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Characteristics of Congenital Hearing Loss Barbara S. Herrmann, Ph.D. CCC-A Audiology Department Massachusetts Eye and Ear Infirmary Harvard Medical School.

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Presentation on theme: "Characteristics of Congenital Hearing Loss Barbara S. Herrmann, Ph.D. CCC-A Audiology Department Massachusetts Eye and Ear Infirmary Harvard Medical School."— Presentation transcript:

1 Characteristics of Congenital Hearing Loss Barbara S. Herrmann, Ph.D. CCC-A Audiology Department Massachusetts Eye and Ear Infirmary Harvard Medical School

2 Examine outcomes of UNHS For one metropolitan nursery: What types/degrees of hearing loss are being identified in newborns referred by UNHS What happens to those hearing losses over the first few months/years

3 My UNHS Background:

4 Data presented: From UNHS program at Massachusetts General Hospital Initiated NICU screening in 1981, UNHS in 1997 Follow-up evaluation at Massachusetts Eye and Ear Infirmary Audiology Department scheduled within 1 to 3 weeks of hospital discharge If hearing loss, usually next evaluation at 4 months of age

5 UNHS Flow in Massachusetts Hearing Screen Audiologist Supervise EBC Notify Parent Pediatrician Notify Parent Pediatrician Make F/U Appt Pass Refer Discharge DPH Pass Refer DPH Parent Liason Keep F/U Appt Phone Call to Parent

6 Critical Elements for Success Hearing Screen Audiologist Supervise EBC Notify Parent Pediatrician Notify Parent Pediatrician Make F/U Appt Pass Refer Discharge DPH Pass Refer DPH Parent Liason Keep F/U Appt Phone Call to Parent

7 Screening Protocol at MGH ALGO Infant Hearing Screeners (ALGO I to ALGO 3i) Audiologists or Technicians 35 dB HL shaped-click at 37/sec over 25 msec analysis time. Custom ear couplers. Electrode montage; Vertex (+), Nape (-), Forehead (ground). Single Screen

8 All MGH Nursery: 2000 to 2005 N=21,613 babies

9 MGH Level 1 N=19,252 MGH Level 3 N=1,371 MGH Statistics by Nursery Level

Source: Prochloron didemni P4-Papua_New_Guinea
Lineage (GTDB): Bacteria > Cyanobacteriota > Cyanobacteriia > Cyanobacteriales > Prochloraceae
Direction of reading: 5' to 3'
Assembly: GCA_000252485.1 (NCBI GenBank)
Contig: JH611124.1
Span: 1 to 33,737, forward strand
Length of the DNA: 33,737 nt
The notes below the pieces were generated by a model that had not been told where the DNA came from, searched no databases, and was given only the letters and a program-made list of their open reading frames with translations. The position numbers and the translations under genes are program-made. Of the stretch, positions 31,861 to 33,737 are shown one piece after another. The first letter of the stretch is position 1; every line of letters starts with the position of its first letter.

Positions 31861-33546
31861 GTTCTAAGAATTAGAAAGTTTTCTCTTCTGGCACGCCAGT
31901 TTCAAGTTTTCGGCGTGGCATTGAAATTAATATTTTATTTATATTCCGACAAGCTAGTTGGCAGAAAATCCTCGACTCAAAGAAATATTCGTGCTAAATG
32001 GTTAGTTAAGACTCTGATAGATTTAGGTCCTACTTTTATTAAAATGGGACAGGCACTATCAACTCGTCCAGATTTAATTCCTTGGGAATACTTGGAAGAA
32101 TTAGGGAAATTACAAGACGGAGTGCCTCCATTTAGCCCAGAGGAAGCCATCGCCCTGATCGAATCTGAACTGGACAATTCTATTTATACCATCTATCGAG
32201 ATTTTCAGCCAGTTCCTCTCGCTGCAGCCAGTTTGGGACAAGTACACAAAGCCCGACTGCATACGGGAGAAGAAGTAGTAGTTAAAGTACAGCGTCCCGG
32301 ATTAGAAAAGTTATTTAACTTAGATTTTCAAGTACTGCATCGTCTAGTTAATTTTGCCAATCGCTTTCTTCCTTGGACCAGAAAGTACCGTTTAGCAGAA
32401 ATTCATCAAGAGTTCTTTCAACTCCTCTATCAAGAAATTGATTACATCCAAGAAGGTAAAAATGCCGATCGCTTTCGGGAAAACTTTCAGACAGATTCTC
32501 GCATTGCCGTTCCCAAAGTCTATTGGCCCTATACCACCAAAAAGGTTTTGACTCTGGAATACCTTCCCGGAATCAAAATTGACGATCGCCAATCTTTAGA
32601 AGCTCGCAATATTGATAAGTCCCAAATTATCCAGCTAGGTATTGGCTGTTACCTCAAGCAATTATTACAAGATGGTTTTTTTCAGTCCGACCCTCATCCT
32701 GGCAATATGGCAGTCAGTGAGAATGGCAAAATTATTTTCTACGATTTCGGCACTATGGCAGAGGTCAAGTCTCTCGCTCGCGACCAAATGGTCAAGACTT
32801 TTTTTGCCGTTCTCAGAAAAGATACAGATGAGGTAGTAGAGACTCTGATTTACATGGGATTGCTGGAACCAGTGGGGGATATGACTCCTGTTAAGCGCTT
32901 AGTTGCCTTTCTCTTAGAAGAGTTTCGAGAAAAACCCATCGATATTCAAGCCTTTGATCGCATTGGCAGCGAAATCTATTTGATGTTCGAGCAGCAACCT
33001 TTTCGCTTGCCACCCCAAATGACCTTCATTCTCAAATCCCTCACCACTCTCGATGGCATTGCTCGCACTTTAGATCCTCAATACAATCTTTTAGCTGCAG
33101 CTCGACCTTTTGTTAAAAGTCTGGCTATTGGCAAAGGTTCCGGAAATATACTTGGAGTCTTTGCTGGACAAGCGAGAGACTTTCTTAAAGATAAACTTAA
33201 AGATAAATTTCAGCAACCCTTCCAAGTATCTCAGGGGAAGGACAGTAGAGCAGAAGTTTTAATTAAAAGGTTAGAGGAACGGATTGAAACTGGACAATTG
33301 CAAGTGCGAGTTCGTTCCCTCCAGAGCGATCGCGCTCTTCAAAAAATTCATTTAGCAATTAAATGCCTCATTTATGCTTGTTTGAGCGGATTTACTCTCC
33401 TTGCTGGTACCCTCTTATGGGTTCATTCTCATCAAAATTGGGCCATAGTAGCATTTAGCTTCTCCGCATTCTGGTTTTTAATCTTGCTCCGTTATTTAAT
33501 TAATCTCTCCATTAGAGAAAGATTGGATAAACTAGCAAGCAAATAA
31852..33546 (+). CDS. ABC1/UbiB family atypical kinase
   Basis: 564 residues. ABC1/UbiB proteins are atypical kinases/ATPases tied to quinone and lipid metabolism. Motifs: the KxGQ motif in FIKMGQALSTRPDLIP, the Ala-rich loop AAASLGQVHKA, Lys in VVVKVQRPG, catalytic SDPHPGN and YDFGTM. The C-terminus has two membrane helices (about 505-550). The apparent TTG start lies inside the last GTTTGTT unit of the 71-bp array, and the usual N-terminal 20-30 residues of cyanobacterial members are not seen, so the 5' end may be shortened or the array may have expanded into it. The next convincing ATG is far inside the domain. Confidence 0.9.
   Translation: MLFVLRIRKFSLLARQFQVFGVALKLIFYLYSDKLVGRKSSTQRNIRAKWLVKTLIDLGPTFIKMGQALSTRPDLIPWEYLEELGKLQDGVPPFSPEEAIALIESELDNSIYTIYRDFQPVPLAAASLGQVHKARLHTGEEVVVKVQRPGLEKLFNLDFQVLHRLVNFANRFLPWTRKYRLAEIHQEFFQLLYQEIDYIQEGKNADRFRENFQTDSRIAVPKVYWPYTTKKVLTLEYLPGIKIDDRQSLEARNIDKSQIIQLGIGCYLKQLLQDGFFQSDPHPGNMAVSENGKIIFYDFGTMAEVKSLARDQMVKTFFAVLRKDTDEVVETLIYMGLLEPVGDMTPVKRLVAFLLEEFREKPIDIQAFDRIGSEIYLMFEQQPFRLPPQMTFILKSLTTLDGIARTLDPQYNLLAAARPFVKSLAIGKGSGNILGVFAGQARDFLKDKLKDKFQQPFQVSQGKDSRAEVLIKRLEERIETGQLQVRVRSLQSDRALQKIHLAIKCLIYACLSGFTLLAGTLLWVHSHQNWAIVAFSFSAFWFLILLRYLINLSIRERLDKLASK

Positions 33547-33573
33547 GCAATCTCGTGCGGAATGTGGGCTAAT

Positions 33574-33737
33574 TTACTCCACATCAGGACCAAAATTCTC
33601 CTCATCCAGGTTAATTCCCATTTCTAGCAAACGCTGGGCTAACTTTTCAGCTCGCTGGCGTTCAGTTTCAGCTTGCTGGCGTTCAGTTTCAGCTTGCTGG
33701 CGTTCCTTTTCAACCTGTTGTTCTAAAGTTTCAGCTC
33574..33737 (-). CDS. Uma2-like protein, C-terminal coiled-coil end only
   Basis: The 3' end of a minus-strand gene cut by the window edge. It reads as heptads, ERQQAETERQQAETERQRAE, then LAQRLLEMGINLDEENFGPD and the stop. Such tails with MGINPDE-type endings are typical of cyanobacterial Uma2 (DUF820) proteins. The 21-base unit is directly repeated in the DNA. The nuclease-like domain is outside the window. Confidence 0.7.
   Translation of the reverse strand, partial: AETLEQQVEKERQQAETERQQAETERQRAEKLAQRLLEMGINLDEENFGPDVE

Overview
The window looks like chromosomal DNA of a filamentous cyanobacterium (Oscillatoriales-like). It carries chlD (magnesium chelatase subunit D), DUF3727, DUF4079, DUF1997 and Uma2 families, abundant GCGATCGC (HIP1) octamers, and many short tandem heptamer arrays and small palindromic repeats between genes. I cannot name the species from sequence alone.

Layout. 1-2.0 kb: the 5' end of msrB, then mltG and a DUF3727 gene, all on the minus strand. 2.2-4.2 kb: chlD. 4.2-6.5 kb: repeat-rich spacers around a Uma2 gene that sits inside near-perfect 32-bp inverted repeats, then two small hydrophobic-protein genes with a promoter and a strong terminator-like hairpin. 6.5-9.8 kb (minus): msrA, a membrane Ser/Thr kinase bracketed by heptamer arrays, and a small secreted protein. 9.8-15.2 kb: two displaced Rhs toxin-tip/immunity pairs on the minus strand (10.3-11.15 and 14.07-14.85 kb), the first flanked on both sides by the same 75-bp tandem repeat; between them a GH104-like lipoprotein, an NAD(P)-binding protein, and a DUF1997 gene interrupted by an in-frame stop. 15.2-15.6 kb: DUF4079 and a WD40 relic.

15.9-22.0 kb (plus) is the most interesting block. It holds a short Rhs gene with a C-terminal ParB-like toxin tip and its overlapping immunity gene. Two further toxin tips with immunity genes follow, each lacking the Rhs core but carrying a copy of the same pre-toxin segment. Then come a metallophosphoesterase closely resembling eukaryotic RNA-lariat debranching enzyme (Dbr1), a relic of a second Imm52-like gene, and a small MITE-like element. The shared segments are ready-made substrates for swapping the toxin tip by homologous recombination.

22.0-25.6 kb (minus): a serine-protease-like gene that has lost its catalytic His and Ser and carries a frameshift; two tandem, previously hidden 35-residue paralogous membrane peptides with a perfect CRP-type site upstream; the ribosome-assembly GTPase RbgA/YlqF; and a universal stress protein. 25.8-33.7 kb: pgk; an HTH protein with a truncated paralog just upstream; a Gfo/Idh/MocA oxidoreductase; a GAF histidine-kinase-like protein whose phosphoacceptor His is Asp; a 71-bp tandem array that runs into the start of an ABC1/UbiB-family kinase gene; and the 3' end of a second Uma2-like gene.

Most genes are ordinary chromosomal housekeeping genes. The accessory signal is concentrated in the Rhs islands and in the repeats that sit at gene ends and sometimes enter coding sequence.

10 Follow-up between 1 and 4 weeks after discharge

11 Bone-Conduction Right Ear Threshold Left Ear Threshold AER Estimated Audiogram

12

13

14 First follow-up test N=393 of 455 refers (12% transferred or lost to follow-up) Normal hearing = AER thresholds of 20 dB HL or better

15 First follow-up by refer type Bilateral RefersUnilateral Refers

16 Type of Neonatal Hearing Loss Percent of Babies with Hearing Loss ( N=135) Incidence of Hearing Loss overall - 0.6% Incidence of sensorineural loss – 0.15% 60% bilateral loss; 40% unilateral loss

17 Degree of Hearing loss: Classified by threshold at 2000 Hz toneburst Classification rules: Normal: 20 dB HL or better at 2000 and 4000 Hz Borderline: 25 db HL Mild: 30 to 40 dB HL Moderate: 45 dB to 65 dB HL Severe: 75 to 85 dB HL Profound: 90 dB HL or greater

18 No response at 102 dB HL BorderlineMild ModerateSevere Profound Range of thresholds for each degree

19 Degree of Hearing Loss: all loss ears N=215 ears 23%28%32%5%12% 51% of refers have 2000 Hz thresholds between 25 and 40 dB HL

20 Degree of Hearing Loss: by type N=215 ears 3% 21% 20% 3% 10% 20% 7% 12%2% 65% conductive/unknown type 35% known sensorineural component

21 Further details: Unknown or type not determined Conductive hearing losses Sensorineural / mixed hearing loss Insight into current issues

22 Unknown/ Type not determined

23 Degree of loss for Unknown/ Type not determined 56%20%18% 3% N=66 ears

24 Primarily symmetric Left ear Right ear

25 Conductive hearing loss Right masked bone

26 Conductive hearing loss 10%46%41% 3% N=71 ears

27 Again, primarily symmetric Left ear Right ear

28 Conductive and Unknown ears similar, so have grouped them 3% 21% 20% 3% 10% 20% 7% 12%2% 65% of all loss are conductive or unknown origin: 41% of those are mild or better